Nagorno-Karabakh: Armenia and Azerbaijan announce new truce plan | World news

Armenia and Azerbaijan have announced a new attempt to establish a ceasefire in their conflict over Nagorno-Karabakh starting from midnight local time (8pm GMT).

It comes a week after a Russia-brokered truce frayed immediately after it took force. The two sides trade blame for breaching that deal. On Saturday, Azerbaijan accused Armenia of striking its second-largest city with a ballistic missile that killed at least 13 civilians and wounded 50 others.

The new agreement was announced by the Armenian and Azerbaijani foreign ministers following phone calls between Russian foreign minister Sergey Lavrov and his counterparts. Lavrov strongly urged the countries to abide by the Moscow deal.

Nagorno-Karabakh lies within Azerbaijan but has been under the control of ethnic Armenian forces backed by Armenia since a war there ended in 1994. The latest fighting that began on 27 September has involved heavy artillery, rockets and drones, killing hundreds in the largest escalation of hostilities between the South Caucasus neighbours in more than a quarter-century.

Emmanuel Macron, the French president, welcomed the agreement and stressed that it should be strictly respected by both parties.

“This ceasefire must be unconditional and strictly observed by both parties,” the president’s office said in a statement. “France will be very attentive to this and will remain committed so that hostilities cease permanently and that credible discussions can quickly begin.”

The Armenian defence ministry denied launching the strike, but the separatist authorities in Nagorno-Karabakh put out a statement listing alleged “legitimate” military facilities in the city of Ganja, although they stopped short of claiming responsibility for the attack.

Azerbaijani officials said the Soviet-made Scud missile destroyed or damaged about 20 residential buildings in Ganja overnight, and emergency workers spent hours searching in the rubble for victims and survivors.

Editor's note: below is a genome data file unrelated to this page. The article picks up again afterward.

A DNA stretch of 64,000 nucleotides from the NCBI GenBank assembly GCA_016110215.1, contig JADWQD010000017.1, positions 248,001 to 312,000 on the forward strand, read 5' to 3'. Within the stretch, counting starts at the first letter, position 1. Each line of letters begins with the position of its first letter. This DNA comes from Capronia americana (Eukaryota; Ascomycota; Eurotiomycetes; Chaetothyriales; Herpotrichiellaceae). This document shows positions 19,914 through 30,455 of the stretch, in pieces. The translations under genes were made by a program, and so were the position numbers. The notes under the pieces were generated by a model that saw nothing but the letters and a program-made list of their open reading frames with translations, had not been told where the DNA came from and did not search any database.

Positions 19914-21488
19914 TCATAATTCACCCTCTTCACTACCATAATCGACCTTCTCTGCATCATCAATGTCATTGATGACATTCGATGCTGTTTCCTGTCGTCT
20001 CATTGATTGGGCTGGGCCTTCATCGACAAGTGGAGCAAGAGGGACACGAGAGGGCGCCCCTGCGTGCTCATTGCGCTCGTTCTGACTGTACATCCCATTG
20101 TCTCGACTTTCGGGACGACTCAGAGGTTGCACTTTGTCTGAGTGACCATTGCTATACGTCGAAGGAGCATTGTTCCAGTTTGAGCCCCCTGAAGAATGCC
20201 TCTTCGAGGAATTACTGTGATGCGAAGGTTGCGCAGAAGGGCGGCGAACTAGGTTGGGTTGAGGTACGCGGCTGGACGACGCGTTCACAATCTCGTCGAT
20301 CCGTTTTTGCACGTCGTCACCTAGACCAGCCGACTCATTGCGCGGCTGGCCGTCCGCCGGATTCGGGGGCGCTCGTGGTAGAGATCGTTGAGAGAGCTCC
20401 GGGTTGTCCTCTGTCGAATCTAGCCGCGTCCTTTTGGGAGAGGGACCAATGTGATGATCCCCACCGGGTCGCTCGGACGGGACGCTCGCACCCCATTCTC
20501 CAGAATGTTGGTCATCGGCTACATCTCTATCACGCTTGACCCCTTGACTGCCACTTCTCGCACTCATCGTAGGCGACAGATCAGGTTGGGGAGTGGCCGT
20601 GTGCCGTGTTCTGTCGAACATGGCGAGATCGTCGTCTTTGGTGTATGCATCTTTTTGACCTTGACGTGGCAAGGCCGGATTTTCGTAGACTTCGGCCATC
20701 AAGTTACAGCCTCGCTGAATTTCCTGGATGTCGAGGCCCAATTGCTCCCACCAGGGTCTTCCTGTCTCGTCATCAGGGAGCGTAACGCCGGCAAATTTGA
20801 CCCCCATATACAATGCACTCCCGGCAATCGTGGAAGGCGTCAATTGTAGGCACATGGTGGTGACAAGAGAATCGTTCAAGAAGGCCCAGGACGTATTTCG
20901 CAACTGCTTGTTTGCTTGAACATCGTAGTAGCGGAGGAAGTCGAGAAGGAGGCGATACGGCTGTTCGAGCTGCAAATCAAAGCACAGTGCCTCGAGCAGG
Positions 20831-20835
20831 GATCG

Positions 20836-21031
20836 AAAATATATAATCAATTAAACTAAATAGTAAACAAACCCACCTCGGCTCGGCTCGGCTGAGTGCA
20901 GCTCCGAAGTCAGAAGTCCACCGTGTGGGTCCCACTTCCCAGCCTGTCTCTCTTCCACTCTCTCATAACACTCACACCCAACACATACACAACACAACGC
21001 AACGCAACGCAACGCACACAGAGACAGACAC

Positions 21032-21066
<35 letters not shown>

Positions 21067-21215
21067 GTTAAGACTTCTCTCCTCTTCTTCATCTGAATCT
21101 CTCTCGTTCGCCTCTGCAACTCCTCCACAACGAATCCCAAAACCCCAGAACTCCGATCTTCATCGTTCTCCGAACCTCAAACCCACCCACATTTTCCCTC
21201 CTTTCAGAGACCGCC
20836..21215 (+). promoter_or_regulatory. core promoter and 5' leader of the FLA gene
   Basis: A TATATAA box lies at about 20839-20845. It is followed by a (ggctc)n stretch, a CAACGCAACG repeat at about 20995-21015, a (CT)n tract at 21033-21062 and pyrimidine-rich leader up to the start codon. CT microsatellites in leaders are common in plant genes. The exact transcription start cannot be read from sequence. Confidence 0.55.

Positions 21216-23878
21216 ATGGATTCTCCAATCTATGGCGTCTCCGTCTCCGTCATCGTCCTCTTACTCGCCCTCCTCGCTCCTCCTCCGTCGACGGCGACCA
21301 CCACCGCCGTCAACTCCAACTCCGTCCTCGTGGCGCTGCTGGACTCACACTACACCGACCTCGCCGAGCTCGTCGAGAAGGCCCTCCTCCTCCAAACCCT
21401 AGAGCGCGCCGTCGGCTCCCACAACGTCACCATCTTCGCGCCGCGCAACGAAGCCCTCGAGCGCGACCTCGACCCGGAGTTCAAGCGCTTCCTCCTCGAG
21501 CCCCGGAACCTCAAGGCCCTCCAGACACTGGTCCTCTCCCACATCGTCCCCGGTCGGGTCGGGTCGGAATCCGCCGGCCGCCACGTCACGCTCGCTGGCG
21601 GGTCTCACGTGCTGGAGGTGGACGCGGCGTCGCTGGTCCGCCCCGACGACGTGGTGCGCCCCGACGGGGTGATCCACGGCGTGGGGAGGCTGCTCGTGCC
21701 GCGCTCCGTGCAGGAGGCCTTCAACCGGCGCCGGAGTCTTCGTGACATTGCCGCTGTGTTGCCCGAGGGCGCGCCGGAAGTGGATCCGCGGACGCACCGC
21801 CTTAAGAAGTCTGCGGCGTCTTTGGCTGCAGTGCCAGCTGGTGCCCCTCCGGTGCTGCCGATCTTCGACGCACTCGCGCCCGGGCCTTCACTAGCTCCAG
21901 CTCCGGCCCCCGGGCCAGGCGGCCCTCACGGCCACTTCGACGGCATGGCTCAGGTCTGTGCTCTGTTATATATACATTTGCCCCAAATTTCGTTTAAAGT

Scud missiles date back to the 1960s and carry a big load of explosives but are known for their lack of precision.

In a televised address to the nation, Azerbaijan’s president, Ilham Aliyev, denounced the missile strike as a war crime and warned the leadership of Armenia that it would face consequences for the attack.

“Azerbaijan will give its response and it will do so exclusively on the battlefield,” Aliyev said.

While authorities in both Azerbaijan and Armenia have denied targeting civilians, residential areas have increasingly come under shelling amid the hostilities that have raged for three weeks.

Azerbaijani authorities said Saturday that 60 civilians have been killed and 270 have been wounded since 27 September, but they have not revealed military losses. Separatist authorities said over 600 Nagorno-Karabakh soldiers and over 30 civilians have been killed in three weeks of hostilities.

Azerbaijan has insisted it has the right to reclaim its land by force after efforts by the so-called Minsk group of international mediators that comprises Russia, the United States and France failed to yield any progress after nearly three decades. Azerbaijan has actively pushed for its ally Turkey to take a prominent role in future peace talks.

Turkish Defence minister Hulusi Akar spoke on the phone with his Azerbaijani counterpart, congratulating Azerbaijan on “liberating Fizuli from the occupation” and downing Armenian jets.

The Azerbaijani military declared Saturday that they downed an Armenian Su-25 jet, a claim quickly dismissed by Armenia’s Defence ministry.

The Armenian military said they downed three Azerbaijani drones over the territory of Armenia on Saturday. Azerbaijan denied that.

Drones and rocket systems supplied by Turkey have given the Azerbaijani military an edge on the battlefield, helping them outgun the Armenian forces that rely mostly on outdated Soviet-era weapons.

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